Consultant sought to evaluate Manitoba's provincial parks
WINNIPEG -- Travel Manitoba is seeking a consultant’s help to review Manitoba’s provincial parks.
The Crown corporation issued a request for proposals last week for a study aimed at evaluating the potential to “improve visitor satisfaction, increase visitor spending while achieving greater financial sustainability.”
The Manitoba government has previously said a renewed provincial parks strategy is needed to improve visitor experience, fund park services, and identify opportunities to attract private and philanthropic investment to upgrades facilities.
“It is about improving provincial parks for everybody going forward,” said Travel Manitoba CEO Colin Ferguson. “We know that provincial parks have had tremendous usage this year as a result of COVID.
“Our goal is to find ways to improve visitor experience, increase economic development, and look at making more sustainable investments in infrastructure.”
The RFP states a portion of the study will evaluate all 76 operational provincial parks to identify and rank the top 15 from a business feasibility perspective. The study is expected to identify the parks that have the most potential to generate significant tourism business, revenue, and recover costs.
Part of that evaluation will look at “gaps in services, amenities and infrastructure” and “what investment (public and private) is needed to make the top five parks viable.”
The study will also look at what assets should be divested and identify partnerships with the private sector, municipalities, and First Nations to improve park infrastructure and services or decommission and transition parks to other models, where groups other than the province would operate or own parks to serve local communities.
NDP MLA and environment and climate change critic Lisa Naylor sees it as a move towards the privatization of some parks.
“Our parks need to be protected and invested in for future generations of Manitobans - not broken up and sold off,” Naylor said in an emailed statement.
Liberal leader Dougald Lamont also condemned the move, suggesting the Progressive Conservative government should be investing in park infrastructure.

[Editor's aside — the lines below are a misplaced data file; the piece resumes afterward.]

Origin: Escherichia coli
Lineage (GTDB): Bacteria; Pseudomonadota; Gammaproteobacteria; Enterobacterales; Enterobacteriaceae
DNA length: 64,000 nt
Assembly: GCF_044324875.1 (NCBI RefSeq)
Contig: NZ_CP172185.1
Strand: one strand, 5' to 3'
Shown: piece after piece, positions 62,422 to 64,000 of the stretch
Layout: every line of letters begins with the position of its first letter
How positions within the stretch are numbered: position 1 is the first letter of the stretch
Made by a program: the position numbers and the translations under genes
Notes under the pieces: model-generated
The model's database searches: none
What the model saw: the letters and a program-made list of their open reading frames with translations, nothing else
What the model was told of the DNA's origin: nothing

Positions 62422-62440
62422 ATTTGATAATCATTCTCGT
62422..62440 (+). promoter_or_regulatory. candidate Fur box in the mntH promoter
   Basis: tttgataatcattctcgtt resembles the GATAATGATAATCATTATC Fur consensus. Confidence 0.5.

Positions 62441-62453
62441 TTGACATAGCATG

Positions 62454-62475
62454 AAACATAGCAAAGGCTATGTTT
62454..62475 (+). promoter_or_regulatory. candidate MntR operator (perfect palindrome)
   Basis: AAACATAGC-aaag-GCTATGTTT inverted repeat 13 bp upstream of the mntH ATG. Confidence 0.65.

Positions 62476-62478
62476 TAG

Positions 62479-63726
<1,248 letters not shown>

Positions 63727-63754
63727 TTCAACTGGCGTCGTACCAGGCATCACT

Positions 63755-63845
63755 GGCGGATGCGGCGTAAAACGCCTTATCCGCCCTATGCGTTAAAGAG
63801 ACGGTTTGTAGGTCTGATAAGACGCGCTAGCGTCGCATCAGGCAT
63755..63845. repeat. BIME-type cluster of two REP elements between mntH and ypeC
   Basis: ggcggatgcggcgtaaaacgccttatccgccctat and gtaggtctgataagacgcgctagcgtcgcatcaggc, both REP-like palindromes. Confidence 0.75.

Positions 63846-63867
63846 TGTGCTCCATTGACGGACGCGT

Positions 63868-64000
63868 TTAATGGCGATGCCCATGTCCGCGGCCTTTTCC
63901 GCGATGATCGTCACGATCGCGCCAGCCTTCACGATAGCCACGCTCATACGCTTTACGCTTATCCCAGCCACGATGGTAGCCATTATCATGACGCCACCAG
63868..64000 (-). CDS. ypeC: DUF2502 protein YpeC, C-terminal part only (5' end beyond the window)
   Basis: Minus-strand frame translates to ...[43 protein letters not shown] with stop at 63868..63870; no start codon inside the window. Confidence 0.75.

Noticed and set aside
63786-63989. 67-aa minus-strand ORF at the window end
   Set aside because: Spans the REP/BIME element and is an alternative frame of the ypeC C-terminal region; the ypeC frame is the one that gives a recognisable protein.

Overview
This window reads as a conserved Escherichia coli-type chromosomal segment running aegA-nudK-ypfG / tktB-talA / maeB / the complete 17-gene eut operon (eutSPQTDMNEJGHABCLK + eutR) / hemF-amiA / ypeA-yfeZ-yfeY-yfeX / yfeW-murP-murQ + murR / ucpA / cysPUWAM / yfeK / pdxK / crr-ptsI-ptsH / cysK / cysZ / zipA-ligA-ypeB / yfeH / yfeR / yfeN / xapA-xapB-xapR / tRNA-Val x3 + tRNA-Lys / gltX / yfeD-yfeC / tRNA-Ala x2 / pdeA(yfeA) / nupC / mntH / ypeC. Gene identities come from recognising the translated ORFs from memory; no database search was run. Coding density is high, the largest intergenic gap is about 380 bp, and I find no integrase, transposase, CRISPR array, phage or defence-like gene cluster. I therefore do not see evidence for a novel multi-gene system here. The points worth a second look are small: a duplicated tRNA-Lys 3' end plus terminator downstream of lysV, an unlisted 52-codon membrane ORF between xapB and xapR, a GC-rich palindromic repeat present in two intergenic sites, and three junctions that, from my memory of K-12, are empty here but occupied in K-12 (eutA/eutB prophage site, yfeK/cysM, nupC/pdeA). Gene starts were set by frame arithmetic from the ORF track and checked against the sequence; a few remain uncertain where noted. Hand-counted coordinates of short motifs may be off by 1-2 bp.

"Public parks belong to all of us. We all own and pay for them through our taxes, and we should be making sure everyone can access them, not just a privileged few," said Lamont in a release on the party’s website. "This is not about improving parks. It is about a broad conservative strategy of transferring commonly owned, public property into private hands for private profit."
Ferguson said that’s not the goal of the study.
“The project is not about privatizing the provincial park system,” said Ferguson. “I think it’s being interpreted by some as being privatization and that is not the case.”
The Parks and Resource Protection Division (PRPD) of Manitoba Conservation and Climate has identified a number of challenges in provincial parks including aged infrastructure developed 40-50 years ago, financial sustainability challenges, and delivering programs to 76 operational provincial parks.
It also notes Manitoba has the largest provincial park-based cottage community in all of Canada.
Part of the study will involve evaluating perceptions of provincial park users, including cottage owners, business owners, campers, and day users.
The study will examine facilities, fees, and investment opportunities.
The contract, which carries a $200,000 budget, is being funded and managed by Travel Manitoba, in partnership with the PRPD.
CTV News has reached out to Manitoba Conservation and Climate Minister Sarah Guillemard’s office for comment, with her office providing a statement.
"The primary objective of the study is to develop the business case for a new Manitoba Provincial Parks' organizational model in satisfying the province’s provincial park mandate, which is to renew the provincial parks strategy to enhance visitor experience, modernize funding mechanisms for park services, and identify opportunities to attract private and philanthropic investment to upgrade facilities," the spokesperson said in an email.
"The goal of the study is to provide an enhanced experience in Manitoba’s parks for all citizens. The study will evaluate the potential to improve visitor satisfaction and increase visitor spending while achieving greater financial sustainability. Though the study would assess the potential for divesting park infrastructure assets, the province will maintain jurisdictional control over all provincial parks".
The RFP can be found here.